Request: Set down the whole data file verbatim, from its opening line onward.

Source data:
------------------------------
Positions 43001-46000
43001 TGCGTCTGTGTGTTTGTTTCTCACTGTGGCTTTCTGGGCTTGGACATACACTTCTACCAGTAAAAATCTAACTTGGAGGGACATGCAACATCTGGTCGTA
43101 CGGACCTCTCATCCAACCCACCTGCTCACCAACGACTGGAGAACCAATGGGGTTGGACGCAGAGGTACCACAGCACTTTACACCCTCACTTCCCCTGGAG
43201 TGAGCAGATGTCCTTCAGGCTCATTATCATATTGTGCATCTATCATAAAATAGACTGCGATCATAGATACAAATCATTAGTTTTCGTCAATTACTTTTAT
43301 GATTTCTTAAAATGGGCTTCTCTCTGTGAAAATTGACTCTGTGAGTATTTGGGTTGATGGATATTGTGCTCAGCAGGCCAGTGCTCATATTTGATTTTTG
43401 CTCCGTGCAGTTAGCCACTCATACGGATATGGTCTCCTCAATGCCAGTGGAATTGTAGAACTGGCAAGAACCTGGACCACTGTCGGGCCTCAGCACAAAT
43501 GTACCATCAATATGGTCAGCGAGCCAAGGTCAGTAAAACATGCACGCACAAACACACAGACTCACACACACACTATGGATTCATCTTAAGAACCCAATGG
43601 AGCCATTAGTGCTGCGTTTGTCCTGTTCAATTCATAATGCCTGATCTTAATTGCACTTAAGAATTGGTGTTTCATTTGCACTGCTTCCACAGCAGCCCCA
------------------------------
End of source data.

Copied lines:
Positions 43001-46000
43001 TGCGTCTGTGTGTTTGTTTCTCACTGTGGCTTTCTGGGCTTGGACATACACTTCTACCAGTAAAAATCTAACTTGGAGGGACATGCAACATCTGGTCGTA
43101 CGGACCTCTCATCCAACCCACCTGCTCACCAACGACTGGAGAACCAATGGGGTTGGACGCAGAGGTACCACAGCACTTTACACCCTCACTTCCCCTGGAG
43201 TGAGCAGATGTCCTTCAGGCTCATTATCATATTGTGCATCTATCATAAAATAGACTGCGATCATAGATACAAATCATTAGTTTTCGTCAATTACTTTTAT
43301 GATTTCTTAAAATGGGCTTCTCTCTGTGAAAATTGACTCTGTGAGTATTTGGGTTGATGGATATTGTGCTCAGCAGGCCAGTGCTCATATTTGATTTTTG
43401 CTCCGTGCAGTTAGCCACTCATACGGATATGGTCTCCTCAATGCCAGTGGAATTGTAGAACTGGCAAGAACCTGGACCACTGTCGGGCCTCAGCACAAAT
43501 GTACCATCAATATGGTCAGCGAGCCAAGGTCAGTAAAACATGCACGCACAAACACACAGACTCACACACACACTATGGATTCATCTTAAGAACCCAATGG
43601 AGCCATTAGTGCTGCGTTTGTCCTGTTCAATTCATAATGCCTGATCTTAATTGCACTTAAGAATTGGTGTTTCATTTGCACTGCTTCCACAGCAGCCCCA